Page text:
The educational mission of our School is to create a rich learning environment by looking at people and society through the lenses of the many disciplines comprising the social sciences, humanities and arts.
Welcome from the School of Social Sciences, Humanities and Arts
In 1962, Marshall McLuhan, a Canadian professor of English literature, coined the term “global village,” which meant to him a future in which communication across cultures and across the world could be instantaneous. Today, his vision has been made into a reality by the Internet, one that allows us to be in Merced and Kathmandu at the same virtual moment. But merely being able to communicate does not erase the reality of cultural and linguistic diversity—to truly and effectively communicate, one must also understand the social, political, economic, aesthetic and religious variability that characterizes the world in which we live. In other words, to be a true global citizen, one must have the ability to think critically, write well, have knowledge of the past so as to inform the present, and to develop a capacity for life-long learning.
To help you become this global citizen, our school embraces many disciplines, including cognitive and information sciences, humanities and world cultures, psychological sciences, and social sciences and management. Our faculty are among the very best scholars in the world and they have joined UC Merced to create exciting new programs that appeal to our leaders of the future. Although we offer traditional majors and minors, we also seek to broaden your horizons by offering courses of multidisciplinary studies—ones that cross-cut traditional fields. In some classes, you will learn the basics—the fundamental knowledge of a discipline, and how that knowledge can be used to get a better understanding of the complexity of the human condition. In other classes, you will be challenged to develop critical thinking skills that can be used in any career no matter what the content. In many of our courses, you will learn how to write effectively, collaborate with your peers, and speak in public settings, both large and small. When you leave UC Merced, you will be equipped with the knowledge and skill sets that will enable you to engage with the world, to recognize and solve problems of all kinds, and to succeed in a career.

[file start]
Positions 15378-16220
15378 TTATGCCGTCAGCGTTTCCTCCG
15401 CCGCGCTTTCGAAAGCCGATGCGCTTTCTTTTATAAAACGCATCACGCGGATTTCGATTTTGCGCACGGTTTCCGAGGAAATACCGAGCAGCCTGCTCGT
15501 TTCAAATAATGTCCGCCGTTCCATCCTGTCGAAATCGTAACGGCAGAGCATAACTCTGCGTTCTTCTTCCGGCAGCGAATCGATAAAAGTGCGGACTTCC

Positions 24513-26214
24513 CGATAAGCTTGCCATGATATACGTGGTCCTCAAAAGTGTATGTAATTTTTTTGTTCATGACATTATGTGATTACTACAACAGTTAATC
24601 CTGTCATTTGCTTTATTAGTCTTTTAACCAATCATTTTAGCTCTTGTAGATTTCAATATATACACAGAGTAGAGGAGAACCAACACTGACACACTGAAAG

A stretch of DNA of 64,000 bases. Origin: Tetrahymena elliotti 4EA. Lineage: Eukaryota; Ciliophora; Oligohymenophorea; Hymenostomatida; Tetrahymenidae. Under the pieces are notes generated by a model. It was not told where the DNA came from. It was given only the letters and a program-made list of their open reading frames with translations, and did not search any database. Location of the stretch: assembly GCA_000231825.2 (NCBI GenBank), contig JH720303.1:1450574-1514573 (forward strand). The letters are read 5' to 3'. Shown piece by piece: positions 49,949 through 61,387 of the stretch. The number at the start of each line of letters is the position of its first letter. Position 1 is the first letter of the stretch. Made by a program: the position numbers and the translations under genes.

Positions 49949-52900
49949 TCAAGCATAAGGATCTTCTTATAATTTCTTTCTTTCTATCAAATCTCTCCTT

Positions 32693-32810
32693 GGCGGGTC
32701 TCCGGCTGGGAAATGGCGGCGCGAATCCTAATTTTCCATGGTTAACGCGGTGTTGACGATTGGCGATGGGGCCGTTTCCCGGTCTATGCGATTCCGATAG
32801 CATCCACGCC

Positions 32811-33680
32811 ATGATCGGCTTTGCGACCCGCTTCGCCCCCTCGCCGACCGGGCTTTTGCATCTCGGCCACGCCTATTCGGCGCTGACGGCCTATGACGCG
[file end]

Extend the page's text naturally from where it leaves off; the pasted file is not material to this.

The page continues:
Take advantage of the limitless opportunities you have before you in the School of Social Sciences, Humanities, and Arts. Become that global citizen!
Dean, School of Social Sciences, Humanities, and Arts
Our educational philosophy can be captured by the following principles which guide the way that the School of Social Sciences, Humanities and Arts constructs a learning foundation for our students:
Doing is the basis for learning. Students are encouraged to create the forms they are studying—whether they are plays, maps, persuasive essays or social surveys. We believe that developing writing skills leads to critical reading; being an articulate speaker leads to becoming a better listener; and developing models of decision-making from a holistic multidisciplinary perspective leads to a better appreciation of how policy is developed. We invite students to participate in the research programs of our faculty, to create student-led teams and to embark on individual, mentored research projects. Through their research, students learn to evaluate and use evidence and construct persuasive arguments based upon actual events and previous experience.
Learning is ubiquitous. Some of the best learning occurs outside of the classroom around peers and in communities. Diverse learning environments allow students to make connections between books and the world. Human beings are natural learners, and our job as educators is to provide an environment where students can engage these natural instincts. Courses are the anchors, but a lot of exciting learning depends upon students’ own discovery of the links between formal academic programs and other endeavors such as foreign travel, artistic performance, political or business internship or community service.
Citizenship is founded in community. When we develop an informed and critical engagement with our own community, we can make better sense of what is happening there, and we can begin to see how our home is related to the globe. We live in a world where we are globally interdependent. Political borders, which change over time, determine citizenship and affect life opportunities. Ideas, diseases, languages, goods and individuals have always moved around the region and the world, but they do not reach all destinations with equal ease; they do not have equivalent effects when they alight in different places; and they are transformed by their new environments. We envision our community of students as developing a zone of comfort that allows them to act simultaneously as local and global citizens.